It's nice to have a huge pile of John Does to sue. Some will fight, others will acquiesce. Those who acquiesce are a gold mine - they're so shit scared of a multi-million dollar copyright lawsuit they'll settle for a few grand to make the whole nightmare go away. It's probably extortion at some level, at least at the moral level, but it's a dirty job and someone has to do it, like WeFightPiracy.com or the US Copyright Group.
The USCG has become notorious in its fight to stem the tide BitTorrent piracy against its clients, which include an oddball mix of independent movies like "Far Cry", "Donkeyball", and "Cornered!". There's a few bigger movies too under their belt, you'll probably recall the movies "The Hurt Locker" and "The Expendables". These latter two movies are also well known because there are over 20,000 John Does per case currently pending in US District Court - or at least there was.
Both of these cases were filed in US District Court in Washington, DC. As you may know, the population of DC is just over 600,000 individuals. You may also know that the courts have been very sensitive over the issue of jurisdiction and venue - how can anyone in their right mind honestly believe that nearly 6.5% of the DC population is pirating both of these movies? The Judge presiding in The Expendable case doesn't seem to be buying it.
In a ruling made yesterday (read the order here
), Judge Robert L. Wilkins was not impressed by the USCG dragging its feet in the discovery process, noting that not one Doe has been served – despite the USCG’s intense efforts for expedited discovery.
“…over two months later, Plaintiff has informed the Court that not a single subpoena has been served in this case. The Court finds this especially surprising given the fact that one of Plaintiff’s stated reasons for “good cause” for the expedited discovery was that the ISPs typically retain the information that Plaintiff seeks for only a limited period of time, and if this information is erased, Plaintiff will be unable to pursue its lawsuit.”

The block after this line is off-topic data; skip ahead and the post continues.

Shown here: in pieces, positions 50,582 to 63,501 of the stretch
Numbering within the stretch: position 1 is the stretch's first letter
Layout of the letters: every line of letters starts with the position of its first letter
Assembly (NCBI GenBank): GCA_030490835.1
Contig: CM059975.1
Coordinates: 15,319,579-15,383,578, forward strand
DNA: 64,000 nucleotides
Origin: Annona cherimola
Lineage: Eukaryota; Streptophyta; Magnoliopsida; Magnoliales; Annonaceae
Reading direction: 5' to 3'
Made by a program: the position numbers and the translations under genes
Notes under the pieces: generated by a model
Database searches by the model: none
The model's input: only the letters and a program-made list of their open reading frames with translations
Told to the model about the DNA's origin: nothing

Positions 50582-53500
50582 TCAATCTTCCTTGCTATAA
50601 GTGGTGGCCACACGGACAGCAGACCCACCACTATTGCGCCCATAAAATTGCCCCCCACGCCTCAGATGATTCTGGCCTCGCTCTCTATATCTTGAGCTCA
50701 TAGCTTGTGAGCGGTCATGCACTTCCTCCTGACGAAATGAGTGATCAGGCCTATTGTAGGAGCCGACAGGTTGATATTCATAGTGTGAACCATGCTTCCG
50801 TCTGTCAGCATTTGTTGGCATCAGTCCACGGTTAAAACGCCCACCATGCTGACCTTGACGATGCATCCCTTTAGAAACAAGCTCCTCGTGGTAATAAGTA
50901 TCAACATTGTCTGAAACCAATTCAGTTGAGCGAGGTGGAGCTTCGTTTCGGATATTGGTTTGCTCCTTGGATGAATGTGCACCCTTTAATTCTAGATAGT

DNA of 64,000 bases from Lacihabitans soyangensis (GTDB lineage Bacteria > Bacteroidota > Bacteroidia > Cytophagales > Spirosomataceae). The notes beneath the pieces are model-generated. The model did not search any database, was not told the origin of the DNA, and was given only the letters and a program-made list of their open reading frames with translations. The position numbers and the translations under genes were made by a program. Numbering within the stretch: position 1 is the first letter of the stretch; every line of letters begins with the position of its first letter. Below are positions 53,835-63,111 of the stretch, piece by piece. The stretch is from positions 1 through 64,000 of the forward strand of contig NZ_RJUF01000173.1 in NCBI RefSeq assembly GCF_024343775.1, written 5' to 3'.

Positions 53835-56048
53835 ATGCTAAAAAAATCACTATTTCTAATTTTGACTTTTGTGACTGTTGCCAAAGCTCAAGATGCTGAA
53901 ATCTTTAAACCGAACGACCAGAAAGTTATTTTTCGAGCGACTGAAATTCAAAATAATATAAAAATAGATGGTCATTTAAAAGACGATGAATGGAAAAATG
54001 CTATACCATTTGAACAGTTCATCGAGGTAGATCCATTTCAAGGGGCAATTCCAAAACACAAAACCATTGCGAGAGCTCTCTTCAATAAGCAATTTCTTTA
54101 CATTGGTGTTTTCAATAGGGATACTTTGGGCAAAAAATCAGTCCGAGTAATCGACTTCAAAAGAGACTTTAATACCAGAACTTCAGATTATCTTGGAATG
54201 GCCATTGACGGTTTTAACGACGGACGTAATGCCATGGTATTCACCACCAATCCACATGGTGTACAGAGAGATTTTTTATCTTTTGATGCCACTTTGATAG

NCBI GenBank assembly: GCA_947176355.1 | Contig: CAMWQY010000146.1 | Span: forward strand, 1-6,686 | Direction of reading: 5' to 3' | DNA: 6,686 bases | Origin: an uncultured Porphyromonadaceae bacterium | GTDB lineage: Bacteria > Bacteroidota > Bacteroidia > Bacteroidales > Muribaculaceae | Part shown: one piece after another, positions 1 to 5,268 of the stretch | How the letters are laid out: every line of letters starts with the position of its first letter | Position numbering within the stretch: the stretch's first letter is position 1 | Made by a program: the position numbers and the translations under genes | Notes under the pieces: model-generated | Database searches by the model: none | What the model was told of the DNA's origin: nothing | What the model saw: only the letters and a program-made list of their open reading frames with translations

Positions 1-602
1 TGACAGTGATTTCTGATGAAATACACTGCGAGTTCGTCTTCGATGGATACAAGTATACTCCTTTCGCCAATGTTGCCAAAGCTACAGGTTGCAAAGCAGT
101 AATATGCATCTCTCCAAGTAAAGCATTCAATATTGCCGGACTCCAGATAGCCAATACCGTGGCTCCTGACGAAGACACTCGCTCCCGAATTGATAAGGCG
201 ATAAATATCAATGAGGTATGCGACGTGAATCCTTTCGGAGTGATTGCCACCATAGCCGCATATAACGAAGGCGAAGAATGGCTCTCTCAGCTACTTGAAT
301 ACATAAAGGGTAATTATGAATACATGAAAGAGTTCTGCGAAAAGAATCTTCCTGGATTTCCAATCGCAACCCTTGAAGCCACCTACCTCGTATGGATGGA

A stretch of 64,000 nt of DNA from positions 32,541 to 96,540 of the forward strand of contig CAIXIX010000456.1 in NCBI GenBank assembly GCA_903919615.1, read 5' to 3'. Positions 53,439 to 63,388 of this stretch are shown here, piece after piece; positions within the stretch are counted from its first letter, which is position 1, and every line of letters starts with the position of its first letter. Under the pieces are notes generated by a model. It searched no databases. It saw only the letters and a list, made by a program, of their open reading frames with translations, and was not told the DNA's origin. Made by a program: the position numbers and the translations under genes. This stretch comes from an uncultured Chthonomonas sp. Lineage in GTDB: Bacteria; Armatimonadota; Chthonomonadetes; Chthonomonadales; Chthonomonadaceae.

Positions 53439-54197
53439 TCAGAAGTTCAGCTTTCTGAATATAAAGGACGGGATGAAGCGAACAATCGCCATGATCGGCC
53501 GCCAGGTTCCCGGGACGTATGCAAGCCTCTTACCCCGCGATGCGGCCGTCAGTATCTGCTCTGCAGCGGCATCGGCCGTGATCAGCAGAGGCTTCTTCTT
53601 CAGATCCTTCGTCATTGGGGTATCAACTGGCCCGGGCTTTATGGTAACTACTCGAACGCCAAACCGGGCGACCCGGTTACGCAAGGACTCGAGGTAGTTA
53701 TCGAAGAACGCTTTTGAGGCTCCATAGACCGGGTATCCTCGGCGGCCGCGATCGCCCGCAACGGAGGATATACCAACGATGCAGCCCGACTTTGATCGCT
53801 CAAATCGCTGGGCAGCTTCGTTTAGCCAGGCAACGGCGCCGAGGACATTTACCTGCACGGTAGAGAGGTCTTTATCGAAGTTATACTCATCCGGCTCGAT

Judge Wilkin also scolded the USCG over jurisdictional issues – noting that it seems rather impossible that all 20,000+ individuals committed copyright infringement in DC. And he doesn’t seem particularly pleased that his time is being wasted.
“The Court finds it inappropriate and a waste of scarce judicial resources to allow and oversee discovery on claims or relating to defendants that cannot be prosecuted in this lawsuit. If venue is improper in this district, the Court must either dismiss the case or transfer it to a court in which venue is proper.”
Finally, the Judge gave the USCG the court’s order – and it’s a tough nut to crack. Basically, the USCG must show how all 23,000+ defendants are applicable to DC District Court, and how it intends to serve each of those defendants.
“The Court hereby ORDERS Plaintiff, if it intends to pursue the previously filed motion for expedited discovery, to show cause as to why venue and joinder is proper for all 23,322 putative defendants in this case. Alternatively, Plaintiff may seek leave to amend its complaint to name a certain subset of defendants and file a new motion for expedited discovery, addressing both legally and factually why venue and joinder is proper as to each defendant, and how Plaintiff intends to establish the same.”
For good measure, Judge Wilkins also vacated his previous ruling that GRANTED discovery for the Plantiffs – effectively nullifying any progress in this case.
“Because Plaintiff has taken no action on the expedited discovery that this Court granted over two months ago, and Plaintiff has not made any showing why venue is proper for all putative defendants in this case pursuant to 28 U.S.C. § 1400(a), the Court vacated its March 17, 2011 Order granting Plaintiff leave to take discovery prior to a Rule 26(f) conference.”
Time is not on the side of the USCG, it has until June 21 to answer the court on these issues. That coupled with 23,000+ Does to negotiate around, along with a blithering campaign that’s fighting their progress tooth and nail, the copyright trolling campaign in the United States may soon meet the same fate as that in the United Kingdom.